It's after 6 p.m., pdt - somewhat later than I usually post to the blog. I've been feeling a little rocky today, and spent a fair amount of time today napping. As a result, the topic I want to cover will now be done in two successive days, as I don't have the energy to do more.
Okay. The title is AT HOME, meaning where I live. Initially I was just going to show a bunch of photos, but decided to expand the story by going back to the beginning. (Small joke on the side: you knew of course, that the bible starts with a reference to baseball -- In the big inning ...).
Amalie and I were married March 21, 1970, and we lived in an apartment in the town of Belmont, which is about 40 miles south of San Francisco. One Saturday in late January, '71, I had a bit of business to conduct in Marin County, which is north of San Francisco, across the Golden Gate Bridge. Amalie said she wanted to go with me, so off we went. It just so happened that an elderly couple friends of mine lived in Santa Rosa, which is near where I had to go. So after I finished my work, I called my friends to ask if we might drop by for a visit. They said they would be delighted to have stop by.
Turns out they lived in a mobilehome park, and when we arrived, we were most impressed both by the park, and the coach itself. It was late afternoon, and our friends insisted we stay for dinner. By the time we had eaten and sat around chatting, they then insisted we stay overnight rather than drive back in the dark. We agreed, and the following morning they fixed us breakfast and sent us on our way.
Am and I both thought that since we didn't have a lot of savings, it would be a great idea to see if we could buy a mobilehome in our area. And so it was that one Saturday in February, 1971, we ambled down El Camino Real looking for mobilehome dealers. There were many, and the sales personnel were most happy to show us around, and flood us with literature.
There were basically four sizes of coaches (as they were then called) -- single wide, 10 or 12 foot, or double wide, 10 or 12 foot. We quickly came to the conclusion that the single wides were too small, and the 12 wide doubles were too expensive for our pocketbooks. Add to that the fact that we had bought a king size bed (I still have it), and that had a way of limiting our required floor plan. As a result, none of the coaches we saw suited us. So at the end of that day on that first Saturday, we drove back to our apartment with a whole mess of literature.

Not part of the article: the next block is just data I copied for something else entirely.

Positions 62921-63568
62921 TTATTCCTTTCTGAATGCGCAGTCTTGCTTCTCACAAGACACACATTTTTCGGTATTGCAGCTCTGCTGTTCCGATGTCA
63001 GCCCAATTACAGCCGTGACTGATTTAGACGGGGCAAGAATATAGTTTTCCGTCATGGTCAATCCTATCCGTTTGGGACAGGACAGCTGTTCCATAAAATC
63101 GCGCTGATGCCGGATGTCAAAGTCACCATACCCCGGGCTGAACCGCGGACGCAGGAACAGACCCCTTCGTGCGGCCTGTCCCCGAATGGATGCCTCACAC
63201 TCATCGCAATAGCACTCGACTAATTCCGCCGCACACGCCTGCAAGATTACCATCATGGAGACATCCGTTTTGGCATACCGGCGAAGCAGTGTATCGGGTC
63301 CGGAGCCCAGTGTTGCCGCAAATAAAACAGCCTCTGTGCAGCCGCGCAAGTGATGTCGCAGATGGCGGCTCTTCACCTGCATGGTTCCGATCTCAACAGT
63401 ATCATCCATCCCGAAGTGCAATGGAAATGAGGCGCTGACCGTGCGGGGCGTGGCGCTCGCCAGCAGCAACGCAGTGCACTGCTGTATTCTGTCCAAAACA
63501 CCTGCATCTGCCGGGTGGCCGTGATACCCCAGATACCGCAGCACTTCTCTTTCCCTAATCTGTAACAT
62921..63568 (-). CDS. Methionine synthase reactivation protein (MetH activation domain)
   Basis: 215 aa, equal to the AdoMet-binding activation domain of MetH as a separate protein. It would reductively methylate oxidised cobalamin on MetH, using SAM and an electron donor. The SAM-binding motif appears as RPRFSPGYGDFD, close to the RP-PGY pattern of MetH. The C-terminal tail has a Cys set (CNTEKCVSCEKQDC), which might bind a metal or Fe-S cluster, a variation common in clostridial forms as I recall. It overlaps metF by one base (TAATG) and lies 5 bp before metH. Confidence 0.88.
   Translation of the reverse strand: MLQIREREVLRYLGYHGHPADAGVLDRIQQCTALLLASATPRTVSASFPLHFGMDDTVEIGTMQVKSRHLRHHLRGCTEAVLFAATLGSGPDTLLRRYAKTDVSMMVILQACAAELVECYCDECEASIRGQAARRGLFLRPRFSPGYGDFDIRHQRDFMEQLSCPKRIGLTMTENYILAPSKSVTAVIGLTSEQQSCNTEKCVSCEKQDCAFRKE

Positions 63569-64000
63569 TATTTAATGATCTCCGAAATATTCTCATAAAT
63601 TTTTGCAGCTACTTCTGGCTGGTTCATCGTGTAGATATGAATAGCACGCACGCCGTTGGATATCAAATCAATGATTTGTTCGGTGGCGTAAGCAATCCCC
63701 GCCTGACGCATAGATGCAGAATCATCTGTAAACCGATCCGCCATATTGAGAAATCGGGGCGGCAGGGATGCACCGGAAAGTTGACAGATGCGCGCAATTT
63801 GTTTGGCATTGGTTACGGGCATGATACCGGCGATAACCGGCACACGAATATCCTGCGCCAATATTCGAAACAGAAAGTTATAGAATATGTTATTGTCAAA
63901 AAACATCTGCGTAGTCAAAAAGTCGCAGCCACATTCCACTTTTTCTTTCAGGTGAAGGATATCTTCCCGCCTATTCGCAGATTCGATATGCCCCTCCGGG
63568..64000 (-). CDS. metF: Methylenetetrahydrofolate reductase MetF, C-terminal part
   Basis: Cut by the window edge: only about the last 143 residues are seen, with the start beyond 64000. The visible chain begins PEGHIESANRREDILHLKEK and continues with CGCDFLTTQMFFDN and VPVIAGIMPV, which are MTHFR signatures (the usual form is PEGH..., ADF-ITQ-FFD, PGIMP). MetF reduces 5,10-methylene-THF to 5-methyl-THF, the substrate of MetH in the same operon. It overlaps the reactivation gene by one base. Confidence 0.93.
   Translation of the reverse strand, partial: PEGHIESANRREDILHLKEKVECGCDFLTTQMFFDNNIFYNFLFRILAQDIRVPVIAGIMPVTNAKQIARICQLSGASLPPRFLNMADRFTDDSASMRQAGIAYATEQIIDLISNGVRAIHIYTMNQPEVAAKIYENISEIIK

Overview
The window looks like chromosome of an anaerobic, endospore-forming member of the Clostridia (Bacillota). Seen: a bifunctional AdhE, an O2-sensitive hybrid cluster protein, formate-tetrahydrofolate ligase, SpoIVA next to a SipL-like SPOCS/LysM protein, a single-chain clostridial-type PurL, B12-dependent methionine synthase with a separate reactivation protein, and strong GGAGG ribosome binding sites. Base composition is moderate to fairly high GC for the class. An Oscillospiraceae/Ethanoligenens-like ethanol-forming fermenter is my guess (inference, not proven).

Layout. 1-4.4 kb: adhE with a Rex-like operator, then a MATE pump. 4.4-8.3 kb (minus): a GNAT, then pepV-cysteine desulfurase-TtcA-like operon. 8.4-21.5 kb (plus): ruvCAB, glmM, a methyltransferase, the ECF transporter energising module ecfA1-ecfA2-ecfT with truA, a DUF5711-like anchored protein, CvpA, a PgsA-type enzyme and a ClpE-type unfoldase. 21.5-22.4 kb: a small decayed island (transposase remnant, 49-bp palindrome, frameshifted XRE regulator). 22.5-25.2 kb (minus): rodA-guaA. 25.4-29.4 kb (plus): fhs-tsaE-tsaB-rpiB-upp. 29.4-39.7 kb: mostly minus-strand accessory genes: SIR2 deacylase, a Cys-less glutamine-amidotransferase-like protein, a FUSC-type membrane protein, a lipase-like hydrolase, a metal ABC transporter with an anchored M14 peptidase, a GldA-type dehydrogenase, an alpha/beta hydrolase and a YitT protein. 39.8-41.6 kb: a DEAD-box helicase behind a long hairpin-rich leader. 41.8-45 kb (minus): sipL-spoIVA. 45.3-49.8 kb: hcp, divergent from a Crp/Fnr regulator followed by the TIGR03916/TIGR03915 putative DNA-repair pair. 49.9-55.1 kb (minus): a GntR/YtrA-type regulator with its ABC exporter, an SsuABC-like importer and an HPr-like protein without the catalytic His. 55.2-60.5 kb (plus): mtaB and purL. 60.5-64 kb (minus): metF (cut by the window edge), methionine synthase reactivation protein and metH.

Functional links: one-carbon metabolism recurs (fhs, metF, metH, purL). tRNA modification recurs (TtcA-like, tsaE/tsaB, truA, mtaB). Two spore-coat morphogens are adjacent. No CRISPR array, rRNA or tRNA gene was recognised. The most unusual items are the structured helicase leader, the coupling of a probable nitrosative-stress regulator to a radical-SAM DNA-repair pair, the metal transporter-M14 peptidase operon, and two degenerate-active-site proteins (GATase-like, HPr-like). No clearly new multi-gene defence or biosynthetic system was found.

The following day we spread all these pamphlets out on the living room floor, and from that, we drew a double wide, 10 foot coach floor plan that we felt would fit our needs. The following Saturday we headed down the freeway toward San Jose (Do you know the way to San Jose?...) and swung off at Mountain View. And as we headed down this elevated stretch of highway, I saw a mobilehome park off to my left. So I exited at the next off ramp, and tried to find my way back to the mobilehome park I'd seen. We saw one just a half mile off El Camino, pulled in, and stopped at the clubhouse. The manager there told us that there were exactly two double wide, 10 foot spaces left, and they were being rented by a dealer farther down El Camino so that when they sold a coach, there would be a place to put it. So there we went.
Naturally, the sales person was delighted to see us, and when we showed him our floor plan, he said, "Follow me." And he took us to a coach there on the lot that was virtually identical to the plan we had drawn. Of course we wanted it.
The next step was to find financing, which turned out to be not too difficult. No 20 or 30 year loans, though. They would only loan for 10 years. But the loan payments plus the pad rent was within our means, and so it was that this coach became our home.
Blessed are those who can give without remembering and take without forgetting.
The irony of life is that, by the time you're old enough to know your way around, you're not going anywhere. (Tell me about it!).
God made man before woman so as to give him time to think of an answer for her first question.
I was always taught to respect my elders, but it keeps getting harder to find one.
Every morning is the dawn of a new error.
The best computer is a man, and it's the only one that can be mass produced by unskilled labor.